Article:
Do you know what affects the lifetime and performance of a CNC oxy-fuel nozzle the most? Most operators use their long-term work experience and set the CNC oxy-fuel machine in accordance with their requirements and previous experience. In respect to their knowhow, there's no harm in correctly refreshing the knowledge, understanding and the basis of the physical process. Let´s take a closer look at the factors affecting the lifetime and performance.
Piercing is one of the main factors that affects the lifetime of a CNC oxy-fuel nozzle. There are two main methods of piercing, one is where the torch remains stationary but travels vertically up and down during the piercing process in combination with slow combusting gases (Natural gas, propane, etc.), this method is used predominantly on thinner sections of material (less than 15mm). The second method of piercing is for thicker materials, this involves the "creeping or flying" pierce, this is where the torch travels from the lead-in point towards the pierce point, during this action a trough is created where molten metal runs away from the pierce point whilst the pierce deepens. This method prevents consumables from melt coming from the piercing area that could damage to the nozzle. Review of the system manufacturers cut charts and CNC programming will indicate the relevant method and settings according to material thickness.
Torch speed during the piercing process
When the piercing process has achieved through thickness, the torch still continues with 100% cut speed along with lowering from piercing height distance to cut height (in combination with acetylene it stays in the same position)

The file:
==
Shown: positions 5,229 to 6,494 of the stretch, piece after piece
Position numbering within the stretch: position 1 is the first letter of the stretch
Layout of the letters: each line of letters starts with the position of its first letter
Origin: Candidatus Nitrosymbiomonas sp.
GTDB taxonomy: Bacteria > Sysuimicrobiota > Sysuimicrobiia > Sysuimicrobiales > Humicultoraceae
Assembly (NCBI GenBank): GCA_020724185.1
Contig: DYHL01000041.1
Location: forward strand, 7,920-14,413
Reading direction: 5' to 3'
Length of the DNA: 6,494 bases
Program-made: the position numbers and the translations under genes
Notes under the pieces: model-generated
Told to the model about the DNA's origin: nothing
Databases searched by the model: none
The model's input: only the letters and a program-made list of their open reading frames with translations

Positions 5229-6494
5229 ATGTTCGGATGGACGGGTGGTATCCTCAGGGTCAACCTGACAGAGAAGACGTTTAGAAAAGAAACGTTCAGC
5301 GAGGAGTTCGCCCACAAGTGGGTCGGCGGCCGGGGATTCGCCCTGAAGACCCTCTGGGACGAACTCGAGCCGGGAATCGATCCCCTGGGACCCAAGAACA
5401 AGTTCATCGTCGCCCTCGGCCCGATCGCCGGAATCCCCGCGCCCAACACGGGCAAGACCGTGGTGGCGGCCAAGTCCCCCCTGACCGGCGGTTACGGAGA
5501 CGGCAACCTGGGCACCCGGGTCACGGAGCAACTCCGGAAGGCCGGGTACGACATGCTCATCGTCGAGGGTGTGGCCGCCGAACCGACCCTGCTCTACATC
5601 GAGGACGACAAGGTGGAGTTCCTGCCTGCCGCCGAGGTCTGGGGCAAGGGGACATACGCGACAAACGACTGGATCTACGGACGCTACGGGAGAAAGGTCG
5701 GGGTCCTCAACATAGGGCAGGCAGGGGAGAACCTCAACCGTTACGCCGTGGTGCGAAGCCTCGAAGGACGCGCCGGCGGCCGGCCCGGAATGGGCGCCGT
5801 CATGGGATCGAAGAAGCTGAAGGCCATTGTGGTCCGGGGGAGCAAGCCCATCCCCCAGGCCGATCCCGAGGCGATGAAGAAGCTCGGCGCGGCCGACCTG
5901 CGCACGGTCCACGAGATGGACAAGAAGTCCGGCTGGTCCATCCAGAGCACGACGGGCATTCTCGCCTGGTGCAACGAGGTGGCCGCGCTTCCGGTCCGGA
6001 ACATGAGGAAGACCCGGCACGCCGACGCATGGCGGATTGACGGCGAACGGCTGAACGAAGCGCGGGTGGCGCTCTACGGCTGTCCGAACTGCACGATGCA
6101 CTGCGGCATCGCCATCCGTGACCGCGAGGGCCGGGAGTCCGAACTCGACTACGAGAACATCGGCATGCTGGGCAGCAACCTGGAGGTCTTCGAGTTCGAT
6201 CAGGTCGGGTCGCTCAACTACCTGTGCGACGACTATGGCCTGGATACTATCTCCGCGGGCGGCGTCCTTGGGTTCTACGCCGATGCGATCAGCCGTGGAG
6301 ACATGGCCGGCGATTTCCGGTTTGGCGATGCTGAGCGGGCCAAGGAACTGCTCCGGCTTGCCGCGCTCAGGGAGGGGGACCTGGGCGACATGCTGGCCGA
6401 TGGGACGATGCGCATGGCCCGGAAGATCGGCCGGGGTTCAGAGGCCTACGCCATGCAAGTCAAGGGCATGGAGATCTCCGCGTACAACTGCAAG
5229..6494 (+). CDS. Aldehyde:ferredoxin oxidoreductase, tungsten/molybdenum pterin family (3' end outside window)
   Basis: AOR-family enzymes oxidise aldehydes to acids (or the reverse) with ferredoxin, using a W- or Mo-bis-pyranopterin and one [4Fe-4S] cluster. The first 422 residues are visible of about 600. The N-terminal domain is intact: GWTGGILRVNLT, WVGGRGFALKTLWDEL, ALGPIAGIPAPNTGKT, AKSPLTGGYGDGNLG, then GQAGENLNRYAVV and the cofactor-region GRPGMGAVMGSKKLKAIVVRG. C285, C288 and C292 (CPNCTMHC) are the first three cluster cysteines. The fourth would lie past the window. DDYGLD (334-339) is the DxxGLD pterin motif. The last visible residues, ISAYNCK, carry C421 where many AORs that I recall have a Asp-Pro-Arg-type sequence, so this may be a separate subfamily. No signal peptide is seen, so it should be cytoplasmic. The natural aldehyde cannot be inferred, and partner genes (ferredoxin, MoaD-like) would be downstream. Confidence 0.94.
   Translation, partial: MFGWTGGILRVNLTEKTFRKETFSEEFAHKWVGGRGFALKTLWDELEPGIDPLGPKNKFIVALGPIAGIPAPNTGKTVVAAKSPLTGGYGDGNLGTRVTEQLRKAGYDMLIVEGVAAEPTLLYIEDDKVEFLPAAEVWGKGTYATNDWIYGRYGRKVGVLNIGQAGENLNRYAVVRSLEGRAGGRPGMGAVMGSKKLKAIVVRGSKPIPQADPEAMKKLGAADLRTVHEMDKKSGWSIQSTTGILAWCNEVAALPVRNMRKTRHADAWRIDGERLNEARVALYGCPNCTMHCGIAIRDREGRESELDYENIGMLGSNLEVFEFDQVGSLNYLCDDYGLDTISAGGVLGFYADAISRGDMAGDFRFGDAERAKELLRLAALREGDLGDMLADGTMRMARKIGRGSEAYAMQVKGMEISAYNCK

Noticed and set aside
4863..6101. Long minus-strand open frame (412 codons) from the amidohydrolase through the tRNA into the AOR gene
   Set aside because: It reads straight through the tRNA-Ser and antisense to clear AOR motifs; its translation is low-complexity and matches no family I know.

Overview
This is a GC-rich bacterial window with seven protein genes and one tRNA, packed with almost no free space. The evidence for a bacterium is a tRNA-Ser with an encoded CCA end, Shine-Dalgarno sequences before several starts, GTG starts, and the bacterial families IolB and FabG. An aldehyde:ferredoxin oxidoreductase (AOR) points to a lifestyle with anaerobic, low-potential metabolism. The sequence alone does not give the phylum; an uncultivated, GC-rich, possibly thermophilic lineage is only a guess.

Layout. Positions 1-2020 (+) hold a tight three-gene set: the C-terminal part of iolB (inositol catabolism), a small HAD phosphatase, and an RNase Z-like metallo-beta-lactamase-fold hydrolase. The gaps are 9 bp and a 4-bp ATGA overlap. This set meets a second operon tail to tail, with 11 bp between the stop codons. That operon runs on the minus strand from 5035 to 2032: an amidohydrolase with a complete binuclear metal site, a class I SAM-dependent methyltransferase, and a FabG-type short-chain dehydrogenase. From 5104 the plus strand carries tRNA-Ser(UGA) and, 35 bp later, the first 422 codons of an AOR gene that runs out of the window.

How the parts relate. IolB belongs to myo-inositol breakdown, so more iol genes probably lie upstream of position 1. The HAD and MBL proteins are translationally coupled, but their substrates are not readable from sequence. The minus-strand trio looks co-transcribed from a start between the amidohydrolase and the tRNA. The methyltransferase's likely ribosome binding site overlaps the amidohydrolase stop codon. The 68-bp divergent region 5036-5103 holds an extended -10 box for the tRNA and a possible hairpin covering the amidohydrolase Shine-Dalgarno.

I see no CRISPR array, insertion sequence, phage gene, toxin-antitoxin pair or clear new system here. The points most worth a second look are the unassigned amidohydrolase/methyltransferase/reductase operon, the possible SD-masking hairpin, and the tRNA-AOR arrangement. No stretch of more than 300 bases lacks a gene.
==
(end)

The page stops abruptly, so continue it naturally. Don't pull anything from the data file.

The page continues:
Too low speed may lead to the nozzle contacting molten material from the piercing process, this can damage the nozzle and cause backfires or a flashback.
Thicker materials (above 100mm / 4`) – when cutting thicker materials, it may be necessary to increase the torch travel speed by up to 120% to avoid the issues mentioned above.
Torch height (nozzle distance from a workpiece)
During the piercing process, the torch has three positional heights, preheat, pierce, and cut, these heights govern the nozzle to workpiece distance through the three phases. Actual nozzle to workpiece heights can vary and are dependent upon the fuel gas used.
Fuel gas Acetylene combined with (99.5%) oxygen produces the highest flame temperature of around 3160°C, the hotter flame is more rapid in preheating materials. When the pierce has been established and the torch is travelling, the nozzle to workpiece height needs to remain constant, any increase in height will result in a temperature drop, this in turn requires a cutting speed reduction to compensate for heat loss.
Fuel gases: As mentioned above, Acetylene combined with (99.5%) oxygen produces the highest flame temperature, but as the oxy- fuel cutting process is not limited to the use of acetylene alone.
Other fuel gases are available with lower heat potential. For example, when combined with oxygen, the temperature can be: Propane 2828°C, MAPP 2896°C, Propylene 2976°C and natural gas 2770°C. Typically when using gases with a lower temperature of the primar flame, the torch height increases as soon as the cutting oxygen valve opens, this protects the nozzle from the build-up of slag during the piercing process.
2. Preheat Period
In the oxy-fuel cutting process prior to piercing, the material requires preheat, the preheating time depends upon material thickness, chemical composition (carbon content), ambient temperature and surface condition, material with a heavy mill scale deposit will require a longer preheating time to release the scale from the surface. Preheat temperatures are around 1200°C.
An indication of when the appropriate preheat temperature has been reached is the release of small sparks from the surface of the material, inadequate or excessive preheat is detrimental to the piercing process.